SERTRALINE (Zoloft®) is an antidepressant. It helps to improve a depressed person's mood. Sertraline can also help people with an obsessive compulsive disorder, panic attacks, post-trauma stress, or social anxiety. Sertraline may also be prescribed for other purposes, like premenstrual dysphoric disorder (PMDD), a severe type of premenstrual syndrome. Generic sertraline tablets are available.
What should I tell my health care provider before I take this medicine?
They need to know if you have any of these conditions:
bipolar disorder or a family history of bipolar disorder
receiving electroconvulsive therapy
suicidal thoughts, plans, or attempt; a previous suicide attempt by you or a family member
an unusual or allergic reaction to sertraline, other medicines, foods, dyes, or preservatives
pregnant or trying to get pregnant
How should I take this medicine?
Take sertraline tablets by mouth. Follow the directions on the prescription label. Swallow the tablets with a drink of water. You may take sertraline with or without food. Take your doses at regular intervals. Do not take your medicine more often than directed. Do not stop taking except on your prescriber's advice.
Do not use this medication in children unless you have been specifically instructed to do so by your health care provider. A Medication Guide About Using Antidepressants in Children and Teenagers is available from your health care professional and should be read and discussed with the health care provider if this drug is being used in a child or adolescent.
What if I miss a dose?
If you miss a dose, take it as soon as you can. If it is almost time for your next dose, skip the missed dose and go back to your regular dosing schedule. Do not take double or extra doses.
What drug(s) may interact with sertraline?
Sertraline has the potential to interact with a variety of medications, check with your healthcare professional. The following list contains some of these interactions.
Do not take sertraline with any of the following medications:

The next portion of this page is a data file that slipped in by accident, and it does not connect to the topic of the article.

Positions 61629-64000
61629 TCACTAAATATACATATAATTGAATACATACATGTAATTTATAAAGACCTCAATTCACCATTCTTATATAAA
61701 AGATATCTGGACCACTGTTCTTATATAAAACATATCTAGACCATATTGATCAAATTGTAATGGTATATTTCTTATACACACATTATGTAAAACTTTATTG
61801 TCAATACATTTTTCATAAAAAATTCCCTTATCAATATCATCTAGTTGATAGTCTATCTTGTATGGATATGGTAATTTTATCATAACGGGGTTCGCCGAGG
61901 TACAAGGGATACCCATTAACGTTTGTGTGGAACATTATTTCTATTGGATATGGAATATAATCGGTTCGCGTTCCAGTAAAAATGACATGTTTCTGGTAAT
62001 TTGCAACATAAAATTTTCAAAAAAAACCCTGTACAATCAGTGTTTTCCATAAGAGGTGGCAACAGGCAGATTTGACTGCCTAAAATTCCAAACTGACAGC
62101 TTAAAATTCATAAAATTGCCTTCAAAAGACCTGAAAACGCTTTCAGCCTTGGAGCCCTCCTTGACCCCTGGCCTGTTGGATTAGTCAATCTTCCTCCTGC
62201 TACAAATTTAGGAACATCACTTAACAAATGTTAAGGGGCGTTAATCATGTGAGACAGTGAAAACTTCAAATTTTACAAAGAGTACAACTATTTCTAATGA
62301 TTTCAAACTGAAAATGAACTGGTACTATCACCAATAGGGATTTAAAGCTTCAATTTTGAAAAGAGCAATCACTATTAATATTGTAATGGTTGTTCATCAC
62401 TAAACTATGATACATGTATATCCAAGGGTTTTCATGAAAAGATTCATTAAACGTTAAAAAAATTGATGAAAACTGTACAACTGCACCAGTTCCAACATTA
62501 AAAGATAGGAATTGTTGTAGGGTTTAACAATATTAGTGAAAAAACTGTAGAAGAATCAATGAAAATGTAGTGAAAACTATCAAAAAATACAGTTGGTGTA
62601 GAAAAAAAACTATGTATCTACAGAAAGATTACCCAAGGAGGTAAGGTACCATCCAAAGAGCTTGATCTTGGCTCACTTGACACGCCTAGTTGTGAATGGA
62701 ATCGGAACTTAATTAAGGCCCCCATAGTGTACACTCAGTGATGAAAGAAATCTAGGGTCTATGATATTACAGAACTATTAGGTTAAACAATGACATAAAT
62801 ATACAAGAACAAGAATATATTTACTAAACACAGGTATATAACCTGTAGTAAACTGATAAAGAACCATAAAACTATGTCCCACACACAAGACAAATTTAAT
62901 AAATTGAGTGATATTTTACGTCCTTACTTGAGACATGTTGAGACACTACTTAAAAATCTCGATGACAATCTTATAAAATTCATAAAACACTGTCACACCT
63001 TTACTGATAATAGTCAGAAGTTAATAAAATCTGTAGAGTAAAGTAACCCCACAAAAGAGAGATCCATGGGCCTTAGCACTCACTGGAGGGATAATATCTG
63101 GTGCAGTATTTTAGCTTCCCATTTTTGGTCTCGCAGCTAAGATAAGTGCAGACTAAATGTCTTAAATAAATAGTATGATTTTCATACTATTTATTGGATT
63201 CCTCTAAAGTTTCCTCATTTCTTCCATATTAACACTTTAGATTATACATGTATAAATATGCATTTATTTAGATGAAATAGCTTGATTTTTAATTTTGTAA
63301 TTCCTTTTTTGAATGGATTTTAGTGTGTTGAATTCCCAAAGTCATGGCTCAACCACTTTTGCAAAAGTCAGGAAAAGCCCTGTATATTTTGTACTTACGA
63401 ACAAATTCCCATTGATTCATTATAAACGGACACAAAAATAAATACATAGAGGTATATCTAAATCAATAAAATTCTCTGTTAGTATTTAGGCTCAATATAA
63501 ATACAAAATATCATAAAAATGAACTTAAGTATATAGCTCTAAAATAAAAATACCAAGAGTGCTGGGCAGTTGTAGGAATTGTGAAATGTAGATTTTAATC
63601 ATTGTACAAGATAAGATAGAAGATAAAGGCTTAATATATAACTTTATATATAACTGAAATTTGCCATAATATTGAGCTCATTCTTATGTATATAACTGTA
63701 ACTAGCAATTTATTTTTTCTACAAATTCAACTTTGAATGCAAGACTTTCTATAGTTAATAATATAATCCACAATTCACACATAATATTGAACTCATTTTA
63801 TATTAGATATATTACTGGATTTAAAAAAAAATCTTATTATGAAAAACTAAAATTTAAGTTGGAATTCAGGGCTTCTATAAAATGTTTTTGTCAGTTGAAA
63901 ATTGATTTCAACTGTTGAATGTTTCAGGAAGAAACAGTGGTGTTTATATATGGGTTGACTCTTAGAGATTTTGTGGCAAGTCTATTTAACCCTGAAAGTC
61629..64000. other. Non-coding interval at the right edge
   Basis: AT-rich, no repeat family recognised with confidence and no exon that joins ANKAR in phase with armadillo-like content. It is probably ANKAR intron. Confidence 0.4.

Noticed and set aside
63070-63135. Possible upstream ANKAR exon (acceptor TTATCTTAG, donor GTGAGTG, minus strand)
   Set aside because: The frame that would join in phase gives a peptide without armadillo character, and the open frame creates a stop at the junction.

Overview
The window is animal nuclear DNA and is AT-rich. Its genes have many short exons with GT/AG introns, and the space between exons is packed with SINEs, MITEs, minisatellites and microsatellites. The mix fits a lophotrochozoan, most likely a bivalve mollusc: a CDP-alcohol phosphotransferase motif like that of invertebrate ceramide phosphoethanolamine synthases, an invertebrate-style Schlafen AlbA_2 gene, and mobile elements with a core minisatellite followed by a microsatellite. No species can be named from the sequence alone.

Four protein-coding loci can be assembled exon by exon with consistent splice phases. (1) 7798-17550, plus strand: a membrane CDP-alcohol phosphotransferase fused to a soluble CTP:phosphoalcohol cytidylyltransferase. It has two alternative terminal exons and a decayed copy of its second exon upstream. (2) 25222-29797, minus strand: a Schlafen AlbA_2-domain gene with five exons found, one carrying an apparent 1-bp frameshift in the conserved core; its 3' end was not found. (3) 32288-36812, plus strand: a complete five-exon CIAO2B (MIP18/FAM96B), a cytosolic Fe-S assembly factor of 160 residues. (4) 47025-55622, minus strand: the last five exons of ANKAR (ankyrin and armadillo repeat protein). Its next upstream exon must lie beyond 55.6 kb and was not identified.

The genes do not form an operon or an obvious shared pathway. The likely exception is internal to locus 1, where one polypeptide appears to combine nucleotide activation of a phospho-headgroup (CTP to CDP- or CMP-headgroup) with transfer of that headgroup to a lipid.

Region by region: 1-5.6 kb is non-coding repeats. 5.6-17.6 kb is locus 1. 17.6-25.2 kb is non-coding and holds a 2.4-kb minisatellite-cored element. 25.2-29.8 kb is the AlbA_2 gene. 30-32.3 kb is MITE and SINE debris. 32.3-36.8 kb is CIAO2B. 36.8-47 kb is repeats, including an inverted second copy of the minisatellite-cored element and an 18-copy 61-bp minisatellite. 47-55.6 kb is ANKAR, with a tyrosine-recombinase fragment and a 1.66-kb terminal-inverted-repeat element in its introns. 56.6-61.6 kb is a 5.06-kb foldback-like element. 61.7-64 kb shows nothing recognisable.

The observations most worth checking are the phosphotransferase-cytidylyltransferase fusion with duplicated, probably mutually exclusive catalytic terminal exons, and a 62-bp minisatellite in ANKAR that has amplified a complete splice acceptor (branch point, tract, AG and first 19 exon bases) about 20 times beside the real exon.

medicines called MAO inhibitors-phenelzine (Nardil®), tranylcypromine (Parnate®), isocarboxazid (Marplan®), selegiline (Eldepryl®)
Sertraline may also interact with the following medications:
certain diet drugs (dexfenfluramine, fenfluramine, phentermine, sibutramine)
certain migraine headache medicines (almotriptan, eletriptan, frovatriptan, naratriptan, rizatriptan, sumatriptan, zolmitriptan)
other medicines for mental depression, mania, anxiety, psychosis or difficulty sleeping
prescription pain medications
St. John's wort
Tell your prescriber or health care professional about all other medicines you are taking, including non-prescription medicines, nutritional supplements, and herbal products. Also tell your prescriber or health care professional if you are a frequent user of drinks with caffeine or alcohol, if you smoke, or if you use illegal drugs. These may affect the way your medicine works. Check with your health care professional before stopping or starting any of your medicines.
What side effects may I notice from taking sertraline?
Side effects that you should report to your prescriber or health care professional as soon as possible:
anxiety, agitation, panic attacks, inability to sleep, irritability, hostility or extreme anger, aggressiveness, engaging in unusual or dangerous activities, restlessness or inability to sit still, fast talking, actions that are out of control, extreme elation or feeling of happiness that may switch back and forth with a depressed or sad mood
fast heart rate, palpitations
dizziness or lightheadedness
skin rash, itching (hives)
unusual tiredness or weakness
Side effects that usually do not require medical attention (report to your prescriber or health care professional if they continue or are bothersome):
agitation or restlessness
constipation (less common) or diarrhea (more common)
flushing (redness of skin)
increased or decreased appetite
sexual difficulties (decreased sexual ability or desire)
What should I watch for while taking sertraline?
Visit your prescriber or health care professional for regular checks on your progress. Continue to take your medicine even if youSource(s): Source: http://gosite.lookera.net
- Anonymous1 decade ago
anti-depressants do that its not your girlfriend its the pill...
and i have no idea...